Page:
How did your education at NYU help you on this trajectory?
Obtaining my PhD through Meyers has been instrumental in shaping my trajectory and providing me with valuable opportunities in the field of global health. The rigorous academic program at Meyers has placed me on equal footing with other practitioners, regardless of their educational background.
Through my studies, I had the privilege of learning from esteemed leaders and pioneers in global health nursing, including Drs. Ann Kurth, Allison Squires, and Robin Klar. Their instruction and mentorship equipped me with real-world applicability and credibility in various professional settings, both within and outside of NYU.
Additionally, in 2012, Meyers was selected as one of the nursing schools to participate in the Human Resources for Health program in Rwanda. This groundbreaking initiative aimed to strengthen and rebuild the Rwandan healthcare system. Being part of the inaugural year of this program was a transformative experience for me.
As a clinical mentor, I had the opportunity to build relationships and collaborate with counterparts in Rwanda, sharing my expertise in nursing care and providing guidance to both clinical professionals and students. This immersive experience further enriched my understanding of global health challenges and solidified my commitment to making a meaningful impact in healthcare systems worldwide.
Looking back at your career so far, what are you most proud of?
Stewarding a new generation of nursing students and leaders. As a co-leader of a global nurse executive fellowship, I have had the privilege of witnessing the remarkable growth, upward mobility, and professional gains of almost two dozen colleagues. Seeing their progress and achievements has been immensely gratifying, as their efforts have had a significant impact on the lives of thousands of individuals.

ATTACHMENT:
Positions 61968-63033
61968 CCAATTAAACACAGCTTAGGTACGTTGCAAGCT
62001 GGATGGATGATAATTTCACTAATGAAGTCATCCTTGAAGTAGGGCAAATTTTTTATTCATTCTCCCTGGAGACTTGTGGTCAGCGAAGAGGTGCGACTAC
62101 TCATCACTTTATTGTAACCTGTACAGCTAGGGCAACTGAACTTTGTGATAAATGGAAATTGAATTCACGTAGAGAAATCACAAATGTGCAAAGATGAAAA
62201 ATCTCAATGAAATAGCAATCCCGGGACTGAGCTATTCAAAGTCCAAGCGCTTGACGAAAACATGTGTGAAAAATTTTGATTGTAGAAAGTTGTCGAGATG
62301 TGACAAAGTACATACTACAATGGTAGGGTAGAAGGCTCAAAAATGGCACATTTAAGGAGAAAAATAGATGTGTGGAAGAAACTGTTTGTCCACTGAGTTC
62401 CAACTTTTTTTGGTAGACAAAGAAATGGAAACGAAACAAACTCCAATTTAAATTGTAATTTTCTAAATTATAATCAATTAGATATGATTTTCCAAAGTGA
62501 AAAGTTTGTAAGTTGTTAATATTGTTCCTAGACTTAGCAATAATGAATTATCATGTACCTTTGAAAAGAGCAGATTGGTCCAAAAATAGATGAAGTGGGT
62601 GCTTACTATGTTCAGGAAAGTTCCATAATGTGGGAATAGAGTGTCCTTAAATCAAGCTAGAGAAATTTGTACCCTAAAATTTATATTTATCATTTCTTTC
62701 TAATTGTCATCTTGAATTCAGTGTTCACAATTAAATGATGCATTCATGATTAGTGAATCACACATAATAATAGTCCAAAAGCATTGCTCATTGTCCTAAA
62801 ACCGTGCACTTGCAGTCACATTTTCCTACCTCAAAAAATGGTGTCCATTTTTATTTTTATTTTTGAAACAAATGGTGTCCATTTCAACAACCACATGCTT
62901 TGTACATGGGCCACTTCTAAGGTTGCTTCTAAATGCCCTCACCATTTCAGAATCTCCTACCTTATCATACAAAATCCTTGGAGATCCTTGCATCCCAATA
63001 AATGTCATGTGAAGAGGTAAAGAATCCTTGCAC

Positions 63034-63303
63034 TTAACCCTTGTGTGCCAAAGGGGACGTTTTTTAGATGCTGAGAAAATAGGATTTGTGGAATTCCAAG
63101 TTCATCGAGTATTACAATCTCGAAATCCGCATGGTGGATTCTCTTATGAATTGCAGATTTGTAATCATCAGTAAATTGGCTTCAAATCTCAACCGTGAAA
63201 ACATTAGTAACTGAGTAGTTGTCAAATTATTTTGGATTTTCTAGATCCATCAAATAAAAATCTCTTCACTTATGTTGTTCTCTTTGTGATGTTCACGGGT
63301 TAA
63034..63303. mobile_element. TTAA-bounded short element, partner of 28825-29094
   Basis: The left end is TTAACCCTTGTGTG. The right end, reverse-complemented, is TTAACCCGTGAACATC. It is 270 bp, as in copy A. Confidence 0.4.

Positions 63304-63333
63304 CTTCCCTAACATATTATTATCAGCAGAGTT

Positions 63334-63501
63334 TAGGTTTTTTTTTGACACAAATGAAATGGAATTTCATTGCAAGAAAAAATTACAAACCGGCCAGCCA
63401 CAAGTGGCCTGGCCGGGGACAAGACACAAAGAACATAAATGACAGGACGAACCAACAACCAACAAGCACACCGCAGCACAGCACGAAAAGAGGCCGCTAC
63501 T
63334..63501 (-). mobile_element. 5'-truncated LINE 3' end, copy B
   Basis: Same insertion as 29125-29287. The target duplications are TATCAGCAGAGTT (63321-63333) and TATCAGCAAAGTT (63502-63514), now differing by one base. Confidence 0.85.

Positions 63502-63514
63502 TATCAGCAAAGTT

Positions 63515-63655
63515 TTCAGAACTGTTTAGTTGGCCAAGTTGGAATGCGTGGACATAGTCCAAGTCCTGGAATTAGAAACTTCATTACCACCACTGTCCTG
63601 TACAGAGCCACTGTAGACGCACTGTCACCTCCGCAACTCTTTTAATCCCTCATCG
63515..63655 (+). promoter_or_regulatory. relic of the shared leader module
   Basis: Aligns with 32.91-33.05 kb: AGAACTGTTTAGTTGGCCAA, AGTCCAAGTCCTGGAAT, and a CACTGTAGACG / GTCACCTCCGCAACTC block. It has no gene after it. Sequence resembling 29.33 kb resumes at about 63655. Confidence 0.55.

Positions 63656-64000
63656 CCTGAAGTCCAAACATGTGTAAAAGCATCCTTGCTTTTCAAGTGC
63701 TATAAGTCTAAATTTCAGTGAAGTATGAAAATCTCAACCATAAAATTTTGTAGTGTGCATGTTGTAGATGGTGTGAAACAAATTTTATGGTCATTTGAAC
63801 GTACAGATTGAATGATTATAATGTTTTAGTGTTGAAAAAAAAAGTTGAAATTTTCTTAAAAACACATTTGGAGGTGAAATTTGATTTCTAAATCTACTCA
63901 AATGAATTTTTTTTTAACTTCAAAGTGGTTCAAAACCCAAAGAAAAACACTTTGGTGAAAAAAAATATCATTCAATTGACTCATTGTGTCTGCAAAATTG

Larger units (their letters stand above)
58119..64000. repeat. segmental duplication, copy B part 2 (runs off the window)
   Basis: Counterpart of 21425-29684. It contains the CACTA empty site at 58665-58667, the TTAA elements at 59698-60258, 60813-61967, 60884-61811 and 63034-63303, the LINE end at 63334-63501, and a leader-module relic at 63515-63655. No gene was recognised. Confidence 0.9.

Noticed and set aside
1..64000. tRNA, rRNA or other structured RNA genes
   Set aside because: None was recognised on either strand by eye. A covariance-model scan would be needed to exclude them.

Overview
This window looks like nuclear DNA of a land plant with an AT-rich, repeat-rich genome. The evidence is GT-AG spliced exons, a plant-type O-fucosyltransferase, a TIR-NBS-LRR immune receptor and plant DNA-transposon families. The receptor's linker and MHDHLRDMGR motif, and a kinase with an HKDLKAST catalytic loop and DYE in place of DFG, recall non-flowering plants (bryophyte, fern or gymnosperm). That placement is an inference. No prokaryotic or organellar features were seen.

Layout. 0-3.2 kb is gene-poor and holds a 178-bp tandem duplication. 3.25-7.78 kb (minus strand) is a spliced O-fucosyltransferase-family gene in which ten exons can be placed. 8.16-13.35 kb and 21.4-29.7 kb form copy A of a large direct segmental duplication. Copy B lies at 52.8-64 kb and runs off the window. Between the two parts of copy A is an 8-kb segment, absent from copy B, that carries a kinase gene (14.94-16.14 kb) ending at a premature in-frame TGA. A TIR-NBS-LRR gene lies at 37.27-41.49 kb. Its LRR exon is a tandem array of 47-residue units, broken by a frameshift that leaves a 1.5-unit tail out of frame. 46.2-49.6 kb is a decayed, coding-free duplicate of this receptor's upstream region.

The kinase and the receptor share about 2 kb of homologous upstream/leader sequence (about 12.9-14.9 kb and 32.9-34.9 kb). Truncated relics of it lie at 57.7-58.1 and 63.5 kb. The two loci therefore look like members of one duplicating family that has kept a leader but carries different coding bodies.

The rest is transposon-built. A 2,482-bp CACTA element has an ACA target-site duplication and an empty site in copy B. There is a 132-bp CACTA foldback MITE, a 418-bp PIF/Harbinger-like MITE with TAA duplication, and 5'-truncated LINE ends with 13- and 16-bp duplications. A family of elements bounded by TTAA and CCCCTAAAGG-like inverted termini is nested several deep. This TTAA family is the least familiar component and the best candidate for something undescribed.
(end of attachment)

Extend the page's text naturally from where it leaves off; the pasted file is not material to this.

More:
Through their dedication, I have witnessed improved patient outcomes, enhanced work environments for staff, and increased nursing representation at national and international forums. It is a source of great humility for me to contribute to the development and empowerment of nursing professionals who are making tremendous strides in healthcare and shaping the future of our profession.
What was your experience as a clinical bedside nurse of 15 years?
Reflecting on my 15 years of clinical experience as a bedside nurse, I have observed a concerning decline in the overall health of the population, presenting significant challenges in delivering optimal care. The prevalence of chronic diseases, lifestyle-related illnesses, and socioeconomic disparities has grown, placing greater demands on already fragile healthcare systems.